Do screw down cable clamps exist in the blue plastic boxes. I am not familiar with the clamps as I though the holes in the boxes were designed to secure the wires coming in.

Thanks again for the info.

dellhop
November 9th, 2007, 01:34 PM
You will probably not have box fill problems if one 3-way switch of each set share a double gang box and the power enters there.

Got me again with editing :) This is exactly what I was planning on doing.

AllanJ
November 9th, 2007, 01:41 PM
The molded blue fingers at the back of plastic boxes to hold the cables in place don't count any points.

Even if you are within the box fill limit, it can still be hard to stuff everything in the box. If you pushed the wires into spring loaded holes in the switch (or receptacle) with no screw-down tightening, then the act of stuffing things into the box can sometimes compromise the contact.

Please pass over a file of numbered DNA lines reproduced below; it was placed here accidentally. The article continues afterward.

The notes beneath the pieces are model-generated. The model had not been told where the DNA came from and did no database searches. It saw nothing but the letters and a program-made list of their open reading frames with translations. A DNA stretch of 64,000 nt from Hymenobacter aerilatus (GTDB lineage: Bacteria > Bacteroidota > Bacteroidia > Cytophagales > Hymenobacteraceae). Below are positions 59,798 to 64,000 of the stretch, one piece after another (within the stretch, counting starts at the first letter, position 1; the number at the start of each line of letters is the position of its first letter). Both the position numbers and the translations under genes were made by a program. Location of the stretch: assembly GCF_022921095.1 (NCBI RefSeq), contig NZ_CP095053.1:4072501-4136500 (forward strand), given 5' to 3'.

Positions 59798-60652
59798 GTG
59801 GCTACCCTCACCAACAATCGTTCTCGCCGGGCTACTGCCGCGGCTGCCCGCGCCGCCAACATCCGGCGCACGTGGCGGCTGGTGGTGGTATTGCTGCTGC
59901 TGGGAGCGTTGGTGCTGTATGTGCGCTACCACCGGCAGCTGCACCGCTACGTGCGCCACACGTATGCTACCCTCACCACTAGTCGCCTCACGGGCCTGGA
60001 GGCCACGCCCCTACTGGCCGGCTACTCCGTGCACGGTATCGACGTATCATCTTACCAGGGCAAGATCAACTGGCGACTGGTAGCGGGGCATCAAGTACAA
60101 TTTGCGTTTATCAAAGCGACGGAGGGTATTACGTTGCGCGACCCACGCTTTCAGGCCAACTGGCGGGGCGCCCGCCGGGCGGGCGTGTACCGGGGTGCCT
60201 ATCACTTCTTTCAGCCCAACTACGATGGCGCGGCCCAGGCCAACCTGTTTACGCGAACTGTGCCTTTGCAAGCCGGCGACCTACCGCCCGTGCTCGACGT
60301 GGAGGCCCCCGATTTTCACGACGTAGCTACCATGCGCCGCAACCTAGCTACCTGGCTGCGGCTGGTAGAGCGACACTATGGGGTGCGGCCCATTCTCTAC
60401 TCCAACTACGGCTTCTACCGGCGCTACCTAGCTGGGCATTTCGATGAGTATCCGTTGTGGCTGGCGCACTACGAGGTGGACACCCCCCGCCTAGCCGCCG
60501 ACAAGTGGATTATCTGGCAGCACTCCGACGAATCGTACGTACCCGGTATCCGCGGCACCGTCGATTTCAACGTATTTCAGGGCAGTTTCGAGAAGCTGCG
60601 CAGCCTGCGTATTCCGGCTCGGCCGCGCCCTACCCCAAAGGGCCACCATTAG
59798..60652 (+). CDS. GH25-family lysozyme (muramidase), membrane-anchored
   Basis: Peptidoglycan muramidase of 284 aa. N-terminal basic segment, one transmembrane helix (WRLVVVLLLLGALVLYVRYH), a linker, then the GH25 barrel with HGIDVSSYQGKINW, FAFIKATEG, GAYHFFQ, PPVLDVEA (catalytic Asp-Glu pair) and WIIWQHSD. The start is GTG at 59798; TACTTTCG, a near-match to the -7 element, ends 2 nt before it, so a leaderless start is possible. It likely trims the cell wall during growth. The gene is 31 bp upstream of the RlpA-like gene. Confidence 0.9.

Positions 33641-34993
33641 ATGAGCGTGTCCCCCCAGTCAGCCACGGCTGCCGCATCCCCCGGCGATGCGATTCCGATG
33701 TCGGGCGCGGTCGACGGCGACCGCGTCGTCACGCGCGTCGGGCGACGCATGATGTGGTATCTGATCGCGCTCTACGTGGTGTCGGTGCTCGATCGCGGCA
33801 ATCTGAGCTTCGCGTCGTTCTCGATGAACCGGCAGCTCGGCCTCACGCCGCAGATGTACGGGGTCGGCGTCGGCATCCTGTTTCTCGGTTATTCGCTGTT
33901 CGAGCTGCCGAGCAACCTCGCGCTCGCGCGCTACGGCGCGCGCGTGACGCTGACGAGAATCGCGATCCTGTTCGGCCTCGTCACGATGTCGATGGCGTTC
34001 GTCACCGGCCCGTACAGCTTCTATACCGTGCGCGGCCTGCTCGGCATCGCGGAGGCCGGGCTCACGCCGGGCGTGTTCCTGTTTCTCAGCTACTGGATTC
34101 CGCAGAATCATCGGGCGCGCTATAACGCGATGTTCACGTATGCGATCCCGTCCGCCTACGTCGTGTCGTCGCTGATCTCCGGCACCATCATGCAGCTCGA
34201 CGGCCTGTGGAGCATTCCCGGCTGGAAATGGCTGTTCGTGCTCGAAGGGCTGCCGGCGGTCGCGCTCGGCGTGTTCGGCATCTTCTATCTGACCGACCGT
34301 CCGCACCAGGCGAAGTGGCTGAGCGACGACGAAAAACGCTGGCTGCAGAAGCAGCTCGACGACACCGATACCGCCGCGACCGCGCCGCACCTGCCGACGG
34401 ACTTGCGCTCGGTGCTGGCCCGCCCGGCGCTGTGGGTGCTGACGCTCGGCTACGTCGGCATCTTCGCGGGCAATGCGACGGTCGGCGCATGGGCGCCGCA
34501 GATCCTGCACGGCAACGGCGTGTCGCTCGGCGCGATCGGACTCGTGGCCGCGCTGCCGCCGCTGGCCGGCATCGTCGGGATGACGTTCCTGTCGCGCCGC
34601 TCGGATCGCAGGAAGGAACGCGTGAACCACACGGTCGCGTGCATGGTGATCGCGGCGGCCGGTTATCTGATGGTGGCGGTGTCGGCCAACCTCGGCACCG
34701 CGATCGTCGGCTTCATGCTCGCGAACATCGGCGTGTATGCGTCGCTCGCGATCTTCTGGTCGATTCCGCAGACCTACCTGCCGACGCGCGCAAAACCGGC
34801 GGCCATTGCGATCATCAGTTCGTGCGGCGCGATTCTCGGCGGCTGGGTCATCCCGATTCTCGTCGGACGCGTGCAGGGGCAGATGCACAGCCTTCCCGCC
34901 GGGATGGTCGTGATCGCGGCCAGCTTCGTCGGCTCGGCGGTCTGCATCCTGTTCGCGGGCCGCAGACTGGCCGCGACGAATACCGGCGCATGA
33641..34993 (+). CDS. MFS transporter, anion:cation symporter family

dellhop
November 9th, 2007, 01:43 PM
The molded blue fingers at the back of plastic boxes to hold the cables in place don't count any points.

Okay cool. SO when do clamps come into play? New Work style?

dellhop
November 9th, 2007, 01:49 PM
Even if you are within the box fill limit, it can still be hard to stuff everything in the box. If you pushed the wires into spring loaded holes in the switch (or receptacle) with no screw-down tightening, then the act of stuffing things into the box can sometimes compromise the contact.

Believe me I won't use the holes. Screws all the way for me baby :) Thanks.

Roger
November 9th, 2007, 02:19 PM
Only when they are internal and part of the box in most cases......some plastic boxes have them but it isn't that common.


http://www.electrical-supply.net/images/products/CB8-R.jpg